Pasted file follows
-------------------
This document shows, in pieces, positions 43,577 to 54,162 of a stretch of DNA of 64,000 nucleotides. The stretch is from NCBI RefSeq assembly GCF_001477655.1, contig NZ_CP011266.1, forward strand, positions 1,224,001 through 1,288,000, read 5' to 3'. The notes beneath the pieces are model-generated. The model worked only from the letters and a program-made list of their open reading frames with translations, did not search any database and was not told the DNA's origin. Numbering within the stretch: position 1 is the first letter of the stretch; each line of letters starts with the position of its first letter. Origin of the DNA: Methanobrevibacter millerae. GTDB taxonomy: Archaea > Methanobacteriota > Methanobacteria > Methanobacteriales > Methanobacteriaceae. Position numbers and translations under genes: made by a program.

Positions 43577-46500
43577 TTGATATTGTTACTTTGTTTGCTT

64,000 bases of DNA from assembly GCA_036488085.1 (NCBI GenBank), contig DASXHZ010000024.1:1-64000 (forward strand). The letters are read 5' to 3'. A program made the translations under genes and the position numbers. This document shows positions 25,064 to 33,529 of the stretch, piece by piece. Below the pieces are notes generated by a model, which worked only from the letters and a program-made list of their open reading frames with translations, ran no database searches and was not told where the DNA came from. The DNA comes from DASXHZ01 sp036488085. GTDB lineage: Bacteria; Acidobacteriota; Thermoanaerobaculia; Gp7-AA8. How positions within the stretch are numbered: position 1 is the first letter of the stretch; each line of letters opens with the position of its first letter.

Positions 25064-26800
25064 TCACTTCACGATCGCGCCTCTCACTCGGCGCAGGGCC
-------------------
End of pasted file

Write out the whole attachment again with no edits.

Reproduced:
This document shows, in pieces, positions 43,577 to 54,162 of a stretch of DNA of 64,000 nucleotides. The stretch is from NCBI RefSeq assembly GCF_001477655.1, contig NZ_CP011266.1, forward strand, positions 1,224,001 through 1,288,000, read 5' to 3'. The notes beneath the pieces are model-generated. The model worked only from the letters and a program-made list of their open reading frames with translations, did not search any database and was not told the DNA's origin. Numbering within the stretch: position 1 is the first letter of the stretch; each line of letters starts with the position of its first letter. Origin of the DNA: Methanobrevibacter millerae. GTDB taxonomy: Archaea > Methanobacteriota > Methanobacteria > Methanobacteriales > Methanobacteriaceae. Position numbers and translations under genes: made by a program.

Positions 43577-46500
43577 TTGATATTGTTACTTTGTTTGCTT

64,000 bases of DNA from assembly GCA_036488085.1 (NCBI GenBank), contig DASXHZ010000024.1:1-64000 (forward strand). The letters are read 5' to 3'. A program made the translations under genes and the position numbers. This document shows positions 25,064 to 33,529 of the stretch, piece by piece. Below the pieces are notes generated by a model, which worked only from the letters and a program-made list of their open reading frames with translations, ran no database searches and was not told where the DNA came from. The DNA comes from DASXHZ01 sp036488085. GTDB lineage: Bacteria; Acidobacteriota; Thermoanaerobaculia; Gp7-AA8. How positions within the stretch are numbered: position 1 is the first letter of the stretch; each line of letters opens with the position of its first letter.

Positions 25064-26800
25064 TCACTTCACGATCGCGCCTCTCACTCGGCGCAGGGCC